When an accident obliterates the British royal family and most of its branches, a desperate geneological search discovers the next king: Ralph, a sleazy American lounge singer. Can Ralph measure up to the job, even with the help of loyal aristocrat Willingham?Written by
During the film, King Ralph and Miranda go to a Burger King, where Ralph fails to get a Whopper. One of John Goodman's first acting jobs was in a commercial for Burger King, where he happily consumes a Whopper. See more »
A "king of Finland" appears in the movie. Finland has been a republic since 1919 and thus no longer has a king. It has never had its own royal house. See more »
Sir Cedric Willingham:
How's it going, Your Majesty?
Great. We've got nothing in common and she's got a voice like a tuba. If she had her way, we'd have sex on a bed of nails on national television. But at least the party stinks.
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I confess that "King Ralph" is one of my favorite movies. Yes, the basic plot concept of the film has been done in MANY stories, both written and filmed, but the superb acting coupled with the not-so-subtle jabs at British Royalty push the plot right over the top. Never mind that John Goodman is brilliant (as usual), but the well-done and loosely-serious role of Peter O'Toole adds a much needed anchor to Mr. Goodman's highly-anticipated antics. The filming locations of the film as well provide a truly beautiful backdrop to the production, steeped strongly in tradition and British heritage. Two thumbs up for this light-hearted comedy that dares to poke at some of the more serious issues of royal responsibility and pressure.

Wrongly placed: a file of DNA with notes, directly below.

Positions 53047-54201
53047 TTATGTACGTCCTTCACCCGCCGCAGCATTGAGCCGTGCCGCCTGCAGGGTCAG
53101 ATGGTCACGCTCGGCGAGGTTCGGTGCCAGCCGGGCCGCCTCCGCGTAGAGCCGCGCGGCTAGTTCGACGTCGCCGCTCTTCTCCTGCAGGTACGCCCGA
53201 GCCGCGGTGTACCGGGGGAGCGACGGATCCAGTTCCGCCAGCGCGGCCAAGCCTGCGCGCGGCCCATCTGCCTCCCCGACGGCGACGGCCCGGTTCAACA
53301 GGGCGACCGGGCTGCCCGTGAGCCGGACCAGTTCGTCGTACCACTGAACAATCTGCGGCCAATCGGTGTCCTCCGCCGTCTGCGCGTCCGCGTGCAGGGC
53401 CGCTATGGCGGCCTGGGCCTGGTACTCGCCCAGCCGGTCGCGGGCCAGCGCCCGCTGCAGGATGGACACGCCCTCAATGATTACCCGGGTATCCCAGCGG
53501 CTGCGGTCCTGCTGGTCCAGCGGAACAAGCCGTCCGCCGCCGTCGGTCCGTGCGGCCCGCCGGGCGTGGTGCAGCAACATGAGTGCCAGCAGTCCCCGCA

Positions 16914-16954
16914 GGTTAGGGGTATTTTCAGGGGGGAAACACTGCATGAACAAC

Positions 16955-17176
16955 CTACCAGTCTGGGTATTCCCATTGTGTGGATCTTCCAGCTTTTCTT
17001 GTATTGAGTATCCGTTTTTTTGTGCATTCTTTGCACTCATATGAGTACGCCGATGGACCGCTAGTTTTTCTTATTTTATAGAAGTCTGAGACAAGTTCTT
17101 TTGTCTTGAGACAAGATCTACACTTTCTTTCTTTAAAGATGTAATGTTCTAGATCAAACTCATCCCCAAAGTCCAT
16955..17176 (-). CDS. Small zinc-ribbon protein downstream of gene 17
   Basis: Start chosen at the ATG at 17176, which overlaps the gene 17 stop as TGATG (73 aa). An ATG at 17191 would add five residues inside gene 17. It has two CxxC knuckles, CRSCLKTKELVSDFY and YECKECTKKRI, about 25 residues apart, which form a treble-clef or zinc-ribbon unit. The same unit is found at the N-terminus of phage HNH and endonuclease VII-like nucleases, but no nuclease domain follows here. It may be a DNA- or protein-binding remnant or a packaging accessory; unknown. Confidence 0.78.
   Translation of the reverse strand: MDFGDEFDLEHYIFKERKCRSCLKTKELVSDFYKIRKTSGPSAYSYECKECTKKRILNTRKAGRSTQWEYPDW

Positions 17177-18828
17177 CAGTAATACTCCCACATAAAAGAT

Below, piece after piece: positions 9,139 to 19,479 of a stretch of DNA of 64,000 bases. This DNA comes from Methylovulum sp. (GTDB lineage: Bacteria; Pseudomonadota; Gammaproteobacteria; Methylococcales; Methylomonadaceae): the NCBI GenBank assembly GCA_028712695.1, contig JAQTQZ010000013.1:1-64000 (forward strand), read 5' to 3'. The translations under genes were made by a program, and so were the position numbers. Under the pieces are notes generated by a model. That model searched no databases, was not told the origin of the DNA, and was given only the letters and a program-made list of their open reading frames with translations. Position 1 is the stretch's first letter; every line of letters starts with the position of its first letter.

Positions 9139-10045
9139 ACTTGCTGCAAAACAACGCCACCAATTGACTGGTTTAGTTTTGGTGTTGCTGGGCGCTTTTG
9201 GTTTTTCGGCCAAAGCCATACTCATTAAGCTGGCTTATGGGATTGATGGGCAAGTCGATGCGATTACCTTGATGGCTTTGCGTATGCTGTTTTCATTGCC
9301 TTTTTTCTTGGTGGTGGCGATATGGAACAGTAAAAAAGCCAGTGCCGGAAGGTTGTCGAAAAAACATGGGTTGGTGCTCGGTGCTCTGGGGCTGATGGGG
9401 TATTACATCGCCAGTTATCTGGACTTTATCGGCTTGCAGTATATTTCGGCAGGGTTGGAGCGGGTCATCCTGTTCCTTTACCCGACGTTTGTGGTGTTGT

Highly recommended for fun entertainment, I give "King Ralph" a 9 out of 10.
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